Masterworks Dedicated to Yehudi Menuhin

Ever since I was a little child, I listened to recordings by Yehudi Menuhin. In every single note that phenomenal violinist produced fantastic intensity and emotion. I remember listening to Bach’s Air on a G string, and I had never heard anything so beautiful. There is a reason he was considered the “Violinist of the Century.”

Yehudi Menuhin

Yehudi Menuhin

As a child prodigy, Menuhin immediately captured the imagination, and at his peak, he achieved a spiritual dimension in his playing that radiated warmth and humanity. His career spanned 75 years, and there is hardly a work in the violin repertory, sonata, concerto, chamber music, or showpieces that Menuhin did not record. He was the recipient of countless awards and distinctions, and he also started the Yehudi Menuhin School, near London, for musically gifted children.

Musically speaking, Menuhin did not live in the past but championed contemporary music. As a result, he commissioned or was the recipient of 40 works of music specifically dedicated to him. I won’t be able to feature all commissions in this blog, and whether they are masterworks or not, they are sounding testaments to an incredible musician and human being.

Yehudi Menuhin Plays Bach’s Partita for solo violin No 3 in E major

Béla Bartók: Sonata for Solo Violin

Béla Bartók in New York, 1944

Béla Bartók in New York, 1944

From the very beginning, Yehudi Menuhin was attracted to the works of Béla Bartók. He once wrote that Bartók suited his temperament. He first met the composer prior to a performance of Bartók’s First Violin Sonata at Carnegie Hall. Menuhin remembers:

“He had already drawn up an armchair, music on his lap, pencil in his hand, the real Hungarian strict professor. No warmth, no how are you today. So, I unpacked the violin and started playing. After the run-through of the first movement, Bartók said, “I did not think works could be played that beautifully until long after the composer was dead.”

On the spot, Menuhin commissioned a solo sonata. He reports, “well, here was my chance. I’m sure he would have written a concert for me because, at that moment, he would have done anything I asked, but he gave me the great Sonata in four movements, without a doubt the greatest work for solo violin since Bach.”

Bartók was present for the first performance on 26 November 1944. “When there is a real great artist,” he said, “then the composer’s advice and help is not necessary; the performer finds his way quite well, alone. It is a happy thing that a young artist is interested in contemporary works.”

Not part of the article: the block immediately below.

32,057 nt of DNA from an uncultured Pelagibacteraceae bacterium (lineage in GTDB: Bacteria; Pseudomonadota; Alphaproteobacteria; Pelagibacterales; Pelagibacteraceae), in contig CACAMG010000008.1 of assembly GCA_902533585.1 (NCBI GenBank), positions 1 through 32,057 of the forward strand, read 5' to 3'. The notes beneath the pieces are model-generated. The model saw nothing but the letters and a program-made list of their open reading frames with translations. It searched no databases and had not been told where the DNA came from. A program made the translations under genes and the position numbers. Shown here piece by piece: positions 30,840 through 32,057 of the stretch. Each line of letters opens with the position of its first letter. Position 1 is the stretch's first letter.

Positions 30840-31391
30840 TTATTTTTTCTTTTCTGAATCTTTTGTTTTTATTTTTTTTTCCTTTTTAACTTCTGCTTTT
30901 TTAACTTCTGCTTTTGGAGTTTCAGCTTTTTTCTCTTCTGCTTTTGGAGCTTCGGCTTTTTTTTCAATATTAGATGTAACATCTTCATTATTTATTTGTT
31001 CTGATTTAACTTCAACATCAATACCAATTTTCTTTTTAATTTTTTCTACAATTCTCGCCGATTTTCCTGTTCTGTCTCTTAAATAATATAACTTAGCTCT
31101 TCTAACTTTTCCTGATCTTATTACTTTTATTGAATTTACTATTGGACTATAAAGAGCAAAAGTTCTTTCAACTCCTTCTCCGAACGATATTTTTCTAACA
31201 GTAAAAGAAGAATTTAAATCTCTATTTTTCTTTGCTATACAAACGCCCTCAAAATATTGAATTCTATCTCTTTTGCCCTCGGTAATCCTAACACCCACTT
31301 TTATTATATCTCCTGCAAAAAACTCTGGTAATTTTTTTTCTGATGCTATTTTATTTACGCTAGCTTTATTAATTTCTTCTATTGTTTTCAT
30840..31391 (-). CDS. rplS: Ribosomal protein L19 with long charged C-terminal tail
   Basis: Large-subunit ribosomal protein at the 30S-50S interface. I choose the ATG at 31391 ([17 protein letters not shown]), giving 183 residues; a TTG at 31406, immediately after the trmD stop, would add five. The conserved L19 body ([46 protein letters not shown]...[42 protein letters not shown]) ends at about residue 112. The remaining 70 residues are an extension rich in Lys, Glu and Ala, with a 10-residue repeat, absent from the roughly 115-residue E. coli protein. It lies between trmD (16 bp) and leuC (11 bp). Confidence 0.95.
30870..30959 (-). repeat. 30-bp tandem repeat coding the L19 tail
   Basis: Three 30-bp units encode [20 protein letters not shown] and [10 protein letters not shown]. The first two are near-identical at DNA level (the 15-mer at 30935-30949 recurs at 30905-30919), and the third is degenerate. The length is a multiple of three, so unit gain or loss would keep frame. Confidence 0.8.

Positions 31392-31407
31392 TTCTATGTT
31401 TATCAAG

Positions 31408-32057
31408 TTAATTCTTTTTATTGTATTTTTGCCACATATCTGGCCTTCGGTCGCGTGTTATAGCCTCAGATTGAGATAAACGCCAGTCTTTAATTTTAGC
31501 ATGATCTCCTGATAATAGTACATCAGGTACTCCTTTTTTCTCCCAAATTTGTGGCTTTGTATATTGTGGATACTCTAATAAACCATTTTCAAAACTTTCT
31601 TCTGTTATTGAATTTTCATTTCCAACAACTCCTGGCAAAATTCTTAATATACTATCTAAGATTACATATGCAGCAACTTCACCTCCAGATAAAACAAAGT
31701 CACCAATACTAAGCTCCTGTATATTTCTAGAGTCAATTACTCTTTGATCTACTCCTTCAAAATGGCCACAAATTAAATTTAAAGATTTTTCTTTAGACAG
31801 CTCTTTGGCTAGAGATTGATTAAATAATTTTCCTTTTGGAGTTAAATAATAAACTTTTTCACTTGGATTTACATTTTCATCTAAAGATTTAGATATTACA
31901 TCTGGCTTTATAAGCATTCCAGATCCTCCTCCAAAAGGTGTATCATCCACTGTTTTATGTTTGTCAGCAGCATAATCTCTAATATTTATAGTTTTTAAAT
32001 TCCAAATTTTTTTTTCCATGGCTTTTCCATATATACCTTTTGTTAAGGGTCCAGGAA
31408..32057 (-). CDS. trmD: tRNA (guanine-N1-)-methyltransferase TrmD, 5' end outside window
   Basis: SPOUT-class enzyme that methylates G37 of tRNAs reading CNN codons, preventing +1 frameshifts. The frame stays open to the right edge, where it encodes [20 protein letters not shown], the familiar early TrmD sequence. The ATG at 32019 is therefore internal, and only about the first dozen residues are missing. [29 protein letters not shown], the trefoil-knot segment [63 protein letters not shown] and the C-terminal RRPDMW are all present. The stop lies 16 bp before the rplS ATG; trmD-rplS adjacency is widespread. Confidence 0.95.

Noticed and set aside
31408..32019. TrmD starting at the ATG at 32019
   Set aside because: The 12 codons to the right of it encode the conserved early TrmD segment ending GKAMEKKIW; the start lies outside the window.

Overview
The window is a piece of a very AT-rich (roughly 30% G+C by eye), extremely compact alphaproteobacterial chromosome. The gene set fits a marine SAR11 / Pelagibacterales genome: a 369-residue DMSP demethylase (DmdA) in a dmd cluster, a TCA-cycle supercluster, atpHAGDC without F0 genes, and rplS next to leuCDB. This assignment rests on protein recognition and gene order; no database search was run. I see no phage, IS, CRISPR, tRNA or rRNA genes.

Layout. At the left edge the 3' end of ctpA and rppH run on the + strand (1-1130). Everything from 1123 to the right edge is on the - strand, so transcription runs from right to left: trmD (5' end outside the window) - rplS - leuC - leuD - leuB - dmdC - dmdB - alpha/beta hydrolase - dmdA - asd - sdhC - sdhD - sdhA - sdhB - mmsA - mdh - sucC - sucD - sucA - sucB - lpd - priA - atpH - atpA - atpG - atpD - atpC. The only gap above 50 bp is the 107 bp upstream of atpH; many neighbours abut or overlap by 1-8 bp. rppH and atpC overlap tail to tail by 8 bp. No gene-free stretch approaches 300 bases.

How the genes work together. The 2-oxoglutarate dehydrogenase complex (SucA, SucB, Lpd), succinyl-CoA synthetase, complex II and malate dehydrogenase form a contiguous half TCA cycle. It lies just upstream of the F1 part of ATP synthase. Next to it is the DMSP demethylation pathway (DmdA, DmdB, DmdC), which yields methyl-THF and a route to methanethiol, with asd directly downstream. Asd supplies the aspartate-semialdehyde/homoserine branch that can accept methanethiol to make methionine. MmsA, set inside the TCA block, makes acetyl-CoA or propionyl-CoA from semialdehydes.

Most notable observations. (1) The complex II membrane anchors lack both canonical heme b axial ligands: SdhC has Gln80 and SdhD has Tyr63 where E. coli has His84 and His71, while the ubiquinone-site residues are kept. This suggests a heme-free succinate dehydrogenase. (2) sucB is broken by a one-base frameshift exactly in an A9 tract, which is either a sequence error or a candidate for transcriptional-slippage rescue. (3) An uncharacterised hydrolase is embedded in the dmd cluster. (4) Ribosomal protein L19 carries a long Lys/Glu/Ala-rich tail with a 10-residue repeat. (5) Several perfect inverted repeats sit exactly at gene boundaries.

Béla Bartók: Sonata for Solo Violin (Ivry Gitlis, violin)

Frank Martin: Polyptique

Frank Martin, 1959

Frank Martin, 1959

For the opening of the 1973 IMC conference in Geneva, Menuhin commissioned the Swiss composer Frank Martin. Menuhin thought very highly of Martin, and he described him as “after Bartók perhaps the most important composer whom I have commissioned. He told me that on receiving the IMC request he had not known what he would write until one day he found himself in Siena.”

During a museum visit, he saw a polyptych of scenes from the Gospel… Palm Sunday, the Last Supper, Judas, the Garden of Gethsemane, the Judgement, and the Glorification. “I told him I was grateful he had spared me the Crucifixion.” Martin decided that the work was to be scored for double string orchestra when Menuhin’s wife Diana suggested developing the music so that Yehudi could be the Evangelist as well as Jesus.

Diana Menuhin, nee Gould, knew all about dramaturgy and pacing. She was, after all, the most famous British ballerina, and Anna Pavlova called her the “only English dancer with a soul.” Menuhin had married Dina Menuhin in October 1947, and they became inseparable. They even signed their names “Yehudiana.”

Martin agreed to Diana’s suggestion and the orchestra supplies the apostles, crowd and atmosphere. Martin told Menuhin, “If the last movement was to be the Resurrection, then it’s got to end up on a very high note.” A biographer wrote, “Yehudi bestowed on Polyptique a disappointingly bland seal of approval, describing it as one of the works of which the twentieth century can be proud to bequeath to the future.”

Frank Martin: Polyptique (Yehudi Menuhin, violin; Menuhin Festival Orchestra; Zürich Chamber Orchestra; Edmond De Stoutz, cond.)

Ernest Bloch: Abodah

Ernest Bloch at a table, 1917

Ernest Bloch, 1917

Ernest Bloch was invited to teach at the newly named San Francisco Conservatory of Music in 1923, an appointment he took up in 1925. He was named the director of the Conservatory and stayed in that position until 1930. Bloch quickly became a Menuhin family friend, and he wrote to Moshe Menuhin, “When your kids asked me to say good night in their little beds I could have cried. How Christ was right! Only children know the Truth! Your children are extraordinary and yet so normal, healthy, and so true! What a superb living example of eugenics and what hope…”